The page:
Originally an Aputure product line, Deity is now its own separate company focusing on quality microphones. They have quickly become favourites of those who’ve tried them. I have a Deity S-Mic 2 myself (review coming soon!) and it very quickly proved its worth. Now, Deity is looking towards on-camera sound with the launch of two new on-camera shotgun microphones; The V-Mic D3 and V-Mic D3 Pro.
Competing with the likes of the very popular Rode VideoMic range of products, Deity’s V-Mic D3 and D3 Pro definitely have a fight on their hands. But they definitely seem to have brought their A game.
The pair of microphones are largely the same. They both have a durable aluminium design and come with a Rycote shock mount. Let’s talk about that mount for a minute. As the microphones are primarily designed to go on camera, the mount has a rather unique feature. It sits on a sliding rail that lets you balance your microphone on top of the camera for when working with a gimbal. This helps to prevent your gimbal’s motors from having to work too hard to keep everything level and saves battery power.
Both versions of the microphone feature a “Smart” 3.5mm TRRS socket, and there’s only one cable. A microprocessor inside the microphone knows what you’ve got it plugged into. Whether it’s a TRRS phone, a TRS camera, or the XLR adapter going into a dedicated field recorder, the one cable just knows.
That means no more adapters, or having to buy multiple separate cables. Well, unless you’re trying to plug it into a headphone jackless iPhone (you’ll need your Lightning adapter). It also knows when your device is powered on and off, automatically going into standby mode.
The V-Mic D3 is powered by a single AAA battery offering up to 208 hours of use (6,000+ hours in standby mode!). It has a super cardioid pickup pattern with a frequency range of 20Hz to 20Khz and 114dB of dynamic range. Deity says that both the D3 and D3 Pro capture flat natural tones without any added bass or midrange boost.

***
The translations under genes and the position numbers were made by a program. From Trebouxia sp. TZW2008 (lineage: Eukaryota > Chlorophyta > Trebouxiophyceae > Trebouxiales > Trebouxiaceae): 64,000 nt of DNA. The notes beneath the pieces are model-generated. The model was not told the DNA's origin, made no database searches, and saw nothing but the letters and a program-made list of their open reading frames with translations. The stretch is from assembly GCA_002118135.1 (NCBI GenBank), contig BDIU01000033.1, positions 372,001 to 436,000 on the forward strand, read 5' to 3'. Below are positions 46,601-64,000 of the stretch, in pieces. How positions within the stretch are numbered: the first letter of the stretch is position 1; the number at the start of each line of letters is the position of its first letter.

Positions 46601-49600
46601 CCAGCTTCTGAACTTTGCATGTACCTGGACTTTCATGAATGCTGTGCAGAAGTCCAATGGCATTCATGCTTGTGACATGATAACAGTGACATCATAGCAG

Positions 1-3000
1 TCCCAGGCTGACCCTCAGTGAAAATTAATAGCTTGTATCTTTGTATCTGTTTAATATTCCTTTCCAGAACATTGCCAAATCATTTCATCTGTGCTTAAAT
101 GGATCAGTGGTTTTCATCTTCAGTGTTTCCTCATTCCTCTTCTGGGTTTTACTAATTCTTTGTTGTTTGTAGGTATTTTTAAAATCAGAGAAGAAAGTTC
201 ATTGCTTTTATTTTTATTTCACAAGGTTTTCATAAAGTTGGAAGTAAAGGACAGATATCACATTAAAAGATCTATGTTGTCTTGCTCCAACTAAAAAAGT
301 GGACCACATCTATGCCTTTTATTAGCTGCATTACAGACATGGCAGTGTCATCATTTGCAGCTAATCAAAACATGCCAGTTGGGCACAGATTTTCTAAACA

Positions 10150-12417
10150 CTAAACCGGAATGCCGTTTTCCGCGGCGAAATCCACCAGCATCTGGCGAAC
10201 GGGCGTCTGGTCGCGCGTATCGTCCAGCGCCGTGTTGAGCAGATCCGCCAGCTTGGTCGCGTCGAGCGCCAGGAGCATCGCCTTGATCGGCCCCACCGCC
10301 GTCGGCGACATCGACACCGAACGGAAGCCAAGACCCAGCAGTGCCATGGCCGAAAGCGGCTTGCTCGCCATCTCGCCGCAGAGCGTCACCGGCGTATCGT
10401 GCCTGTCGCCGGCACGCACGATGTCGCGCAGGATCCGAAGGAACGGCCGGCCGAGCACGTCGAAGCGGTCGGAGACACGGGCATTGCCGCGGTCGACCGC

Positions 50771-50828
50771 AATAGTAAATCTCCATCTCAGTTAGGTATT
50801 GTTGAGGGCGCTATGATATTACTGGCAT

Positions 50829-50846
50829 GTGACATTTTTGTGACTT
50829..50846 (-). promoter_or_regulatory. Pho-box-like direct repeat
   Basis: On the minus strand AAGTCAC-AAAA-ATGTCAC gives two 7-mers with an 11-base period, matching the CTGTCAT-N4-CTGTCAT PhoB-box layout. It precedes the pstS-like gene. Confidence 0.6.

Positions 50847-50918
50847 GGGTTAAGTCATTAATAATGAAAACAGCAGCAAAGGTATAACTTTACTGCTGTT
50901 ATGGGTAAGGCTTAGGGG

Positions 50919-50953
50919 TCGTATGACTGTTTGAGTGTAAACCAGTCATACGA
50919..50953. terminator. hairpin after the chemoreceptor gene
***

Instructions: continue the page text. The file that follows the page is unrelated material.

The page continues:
The V-Mic D3 Pro has a few significant features over the regular V-Mic D3.
It features a +20dB gain boost, like many other on-camera microphones, but this one’s somewhat special. Instead of a simple 2 or 3 position switch, it has an analogue stepless gain dial, so it’s not an “all or nothing” situation like just about every other powered on-camera microphone. You can dial the exact amount of gain that you need.
The D3 Pro also has switchable 75Mhz and 150Mhz low cut filters to help eliminate some of the low-frequency rumble from the environmental noise.
And instead of the AAA battery, the V-Mic D3 Pro includes a built-in 320mAh lithium-ion battery. It charges up in only 2 hours over a Type-C USB socket, and offers up to 51 hours of use, automatically goes into standby mode when your device is powered off, and then turns itself off completely after 15 minutes of inactivity.
The Pro model also has the option of coming with a Location Kit. The location kit everything that the regular V-Mic D3 Pro has, but also comes with the Rycote Duo-Lyre pistol grip and a D-XLR adapter for using the D-Mic with a dedicated field recorder or camera with XLR input sockets.
When comparing to the competition, both the V-Mic D3 and V-Mic D3 Pro come in at a very attractive price, too.
- Deity V-Mic D3 – $99
- Deity V-Mic D3 Pro – $199
- Deity V-Mic D3 Pro & Travel Kit – $288
They’re not showing up as available quite yet, but they should be coming to Amazon, B&H and all the usual places soon. For now, head on over to the Deity website if you want to find out more about the V-Mic D3 or V-Mic D3 Pro.
I haven’t heard either of these microphones myself yet, but if the quality of Deity’s S-Mic 2 is anything to go by (spoiler alert), they’ll both be very impressive.
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